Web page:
South African Mineral Reporting Codes

From Wikipedia, the free encyclopedia
Jump to navigation Jump to search
SAMCODES logo

The South African Mineral Reporting Codes (SAMCODES) are codified sets of standards and guidelines applicable to the South African Minerals and Petroleum Industries, drafted and overseen by the SAMCODES Standards Committee (SSC), a professional and non-governmental body. Specifically, the standards and guidelines are applicable to public reports compiled on behalf of South African Minerals and Petroleum companies for the benefit of investors. The Codes are incorporated into Section 12 of the Johannesburg Stock Exchange (JSE) Listings Rules, which detail "the criteria for the listing of, and the additional disclosure requirements for Mineral Companies and, in certain circumstances, substantial mineral assets of non-Mineral Companies"[1] in South Africa. As such, the SSC acts in an advisory capacity to the JSE, ensuring that reports submitted for listings consideration are compliant with the SAMCODES.

The Codes set out minimum standards for Public Reporting of Exploration Results, Mineral (or Oil and Gas) Resources and Ore Reserves and their Valuation for listed and non-listed entities, or those companies wishing to list or raise capital for a Minerals or Petroleum Project. Public Reports include, but are not limited to, annual and quarterly company reports, press releases, information memoranda, technical papers, website postings and public presentations.[2] The purpose of the codes is to protect the investment community from misleading information with regards to mineral resources and reserves.[3]

The Codes are principles-based, and are designed to provide investors and potential investors with the minimum, material information for an informed investment decision. Public Reports require sign-off by a duly qualified, experienced and registered professional person, named a "Competent Person" or "Competent Valuator" or "Qualified Reserves Evaluator".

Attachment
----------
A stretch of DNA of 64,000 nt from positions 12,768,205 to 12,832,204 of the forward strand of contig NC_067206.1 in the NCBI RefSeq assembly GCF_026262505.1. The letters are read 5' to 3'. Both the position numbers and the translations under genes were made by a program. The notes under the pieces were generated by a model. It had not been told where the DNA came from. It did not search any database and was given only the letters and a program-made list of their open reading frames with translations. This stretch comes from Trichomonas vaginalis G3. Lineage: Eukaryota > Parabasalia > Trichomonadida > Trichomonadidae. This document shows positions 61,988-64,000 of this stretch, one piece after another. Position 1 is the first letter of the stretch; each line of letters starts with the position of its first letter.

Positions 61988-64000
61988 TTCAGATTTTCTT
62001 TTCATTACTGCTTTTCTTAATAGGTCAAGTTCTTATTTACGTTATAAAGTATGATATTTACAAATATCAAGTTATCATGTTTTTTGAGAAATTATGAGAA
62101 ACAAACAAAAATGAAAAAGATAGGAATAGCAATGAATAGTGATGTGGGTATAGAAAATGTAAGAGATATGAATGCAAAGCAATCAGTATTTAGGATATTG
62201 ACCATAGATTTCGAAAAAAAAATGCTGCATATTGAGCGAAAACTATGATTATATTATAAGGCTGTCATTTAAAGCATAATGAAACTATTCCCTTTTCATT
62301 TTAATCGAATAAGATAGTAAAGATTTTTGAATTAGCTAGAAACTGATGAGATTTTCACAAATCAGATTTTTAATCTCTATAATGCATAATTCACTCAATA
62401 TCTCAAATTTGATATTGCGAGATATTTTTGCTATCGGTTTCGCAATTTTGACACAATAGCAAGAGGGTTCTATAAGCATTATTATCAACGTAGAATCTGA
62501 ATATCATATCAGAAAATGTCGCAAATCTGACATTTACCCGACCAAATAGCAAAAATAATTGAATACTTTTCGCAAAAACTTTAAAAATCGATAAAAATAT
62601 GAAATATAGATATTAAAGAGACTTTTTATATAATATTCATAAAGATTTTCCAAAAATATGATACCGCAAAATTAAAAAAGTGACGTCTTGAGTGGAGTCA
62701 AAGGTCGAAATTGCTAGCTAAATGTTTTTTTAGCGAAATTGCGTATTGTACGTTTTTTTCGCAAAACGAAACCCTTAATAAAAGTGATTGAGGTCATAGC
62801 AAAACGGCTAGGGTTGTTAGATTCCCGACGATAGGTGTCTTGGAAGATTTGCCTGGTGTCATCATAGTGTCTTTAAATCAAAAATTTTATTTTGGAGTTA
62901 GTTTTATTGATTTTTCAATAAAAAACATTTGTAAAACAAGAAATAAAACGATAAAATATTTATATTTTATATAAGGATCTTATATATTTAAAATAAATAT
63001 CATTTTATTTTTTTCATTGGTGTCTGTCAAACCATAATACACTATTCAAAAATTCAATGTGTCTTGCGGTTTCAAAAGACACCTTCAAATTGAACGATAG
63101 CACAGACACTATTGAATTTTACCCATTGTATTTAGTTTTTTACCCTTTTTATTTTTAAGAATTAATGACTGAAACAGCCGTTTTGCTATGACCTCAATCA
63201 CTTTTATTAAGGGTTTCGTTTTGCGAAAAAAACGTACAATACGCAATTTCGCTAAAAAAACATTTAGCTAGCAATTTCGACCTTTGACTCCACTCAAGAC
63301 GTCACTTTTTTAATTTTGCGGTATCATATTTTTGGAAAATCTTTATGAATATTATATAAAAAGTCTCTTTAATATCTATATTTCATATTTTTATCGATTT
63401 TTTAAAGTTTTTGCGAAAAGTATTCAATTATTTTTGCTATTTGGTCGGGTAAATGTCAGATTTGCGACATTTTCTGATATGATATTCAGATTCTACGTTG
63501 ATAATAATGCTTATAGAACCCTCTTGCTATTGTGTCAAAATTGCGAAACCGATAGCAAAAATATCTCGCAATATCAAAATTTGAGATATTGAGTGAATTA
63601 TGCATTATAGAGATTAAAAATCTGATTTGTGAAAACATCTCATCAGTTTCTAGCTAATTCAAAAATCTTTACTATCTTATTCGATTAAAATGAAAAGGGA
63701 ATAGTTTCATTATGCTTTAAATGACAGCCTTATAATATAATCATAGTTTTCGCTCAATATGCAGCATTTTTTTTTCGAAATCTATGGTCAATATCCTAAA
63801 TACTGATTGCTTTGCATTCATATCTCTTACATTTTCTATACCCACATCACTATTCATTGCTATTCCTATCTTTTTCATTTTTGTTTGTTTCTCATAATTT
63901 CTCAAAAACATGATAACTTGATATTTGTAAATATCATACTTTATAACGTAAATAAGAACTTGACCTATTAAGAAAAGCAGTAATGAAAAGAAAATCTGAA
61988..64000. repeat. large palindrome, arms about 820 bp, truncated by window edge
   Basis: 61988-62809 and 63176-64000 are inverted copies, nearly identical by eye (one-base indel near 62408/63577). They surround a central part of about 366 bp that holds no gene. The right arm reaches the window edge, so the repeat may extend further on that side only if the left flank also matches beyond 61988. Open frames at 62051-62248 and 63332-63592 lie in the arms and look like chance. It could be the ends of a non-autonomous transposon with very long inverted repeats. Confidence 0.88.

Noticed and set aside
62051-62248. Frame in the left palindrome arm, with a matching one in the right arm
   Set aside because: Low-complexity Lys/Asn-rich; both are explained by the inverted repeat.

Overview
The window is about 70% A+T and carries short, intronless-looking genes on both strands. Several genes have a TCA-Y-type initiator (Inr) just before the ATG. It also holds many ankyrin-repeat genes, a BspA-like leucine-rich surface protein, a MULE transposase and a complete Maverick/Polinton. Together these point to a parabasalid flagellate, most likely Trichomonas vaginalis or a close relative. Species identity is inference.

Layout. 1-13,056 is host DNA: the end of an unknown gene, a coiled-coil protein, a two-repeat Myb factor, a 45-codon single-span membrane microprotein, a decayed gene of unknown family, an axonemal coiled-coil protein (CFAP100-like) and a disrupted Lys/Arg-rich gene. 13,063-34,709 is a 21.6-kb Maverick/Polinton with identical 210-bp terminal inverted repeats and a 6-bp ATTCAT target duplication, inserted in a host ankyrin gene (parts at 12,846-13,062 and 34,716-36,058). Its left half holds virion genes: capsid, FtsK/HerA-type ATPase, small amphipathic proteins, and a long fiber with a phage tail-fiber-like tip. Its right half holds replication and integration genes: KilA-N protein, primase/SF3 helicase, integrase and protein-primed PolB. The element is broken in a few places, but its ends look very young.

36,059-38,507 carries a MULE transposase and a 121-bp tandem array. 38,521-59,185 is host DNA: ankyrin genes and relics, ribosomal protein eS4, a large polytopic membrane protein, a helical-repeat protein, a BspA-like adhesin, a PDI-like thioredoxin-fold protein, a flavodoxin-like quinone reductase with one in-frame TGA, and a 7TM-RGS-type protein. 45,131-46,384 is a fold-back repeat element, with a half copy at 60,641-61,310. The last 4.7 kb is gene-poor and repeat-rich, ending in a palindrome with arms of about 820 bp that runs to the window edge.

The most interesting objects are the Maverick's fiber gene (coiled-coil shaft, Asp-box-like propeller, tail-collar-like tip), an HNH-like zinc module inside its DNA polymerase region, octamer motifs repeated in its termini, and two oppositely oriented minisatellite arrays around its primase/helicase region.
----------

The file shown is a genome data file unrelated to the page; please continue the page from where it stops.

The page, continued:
The SAMCODES currently comprise three codes, namely SAMREC: The South African Code for the Reporting of Exploration Results, Mineral Resources and Mineral Reserves (2016); SAMVAL: The South African Code for the Reporting of Mineral Asset Valuation (2016); and SAMOG: The South African Code for the Reporting of Oil and Gas Resources (2015).

SAMCODES JSE

History[edit]

Following the formation of a committee in 1992 by the GSSA to compile a South African Code for the reporting of mineral resources and mineral reserves, a draft was presented for discussion at the 15th Conference of the Council of Mining and Metallurgical Institutions (CMMI), at Sun City, South Africa in 1994.[4][5] The CMMI then created an ad-hoc International Definitions Group (later to become the Committee for Mineral Reserves International Reporting Standards (CRIRSCO)[4]) consisting of representatives from mining and metallurgical institutions from Australia, Canada, South Africa, the United Kingdom, and the USA, whose purpose was to "[develop] a set of international standard definitions for the reporting of mineral resources and mineral reserves".[4] In 1997 in Denver, Colorado, the group reached a consensus on the standard definitions (known as the Denver Accord), which are now common to all CRIRSCO aligned codes and have been incorporated into the UN Framework Classification.[4]

SAMCODES JSE Launch blowing of the kudu horn

In compliance with the Denver Accord, the first version of the SAMREC Code was published in March 2000.[3] A rewrite of the SAMREC Code was proposed in 2004, whilst in 2002 work had begun on the establishment of a code for the valuation of mineral assets (SAMVAL) and in 2005 a decision was made to develop a separate oil and gas code (SAMOG).[3] In 2007 and 2008 respectively, the updated version of the SAMREC Code and the first version of the SAMVAL Code were published, with the input of over one hundred people - including mining-industry professionals, and members of the financial and investment communities - assisting in their creations.[3]

The current versions of the SAMCODES were released during the opening of the JSE on 19 May 2016.[6]

Description[edit]

SAMREC[edit]

SAMREC logo
SAMREC Figure 1

The code details three main categories for the reporting on mining projects, these are Exploration Results, Mineral Resources, and Mineral Reserves.

When interest is first expressed in the geology of an area, preliminary work is undertaken by Competent Person/s (CP) on the site, the results of which may be of interest to investors and are reported as Exploration Results or Exploration Target, but which should not be considered a declaration of Mineral Resources or Reserves[2]. According to SSC standards, CPs are required to have at least five years of experience relevant to the style of mineralisation, the type of deposit and the activity that is being undertaken.[3]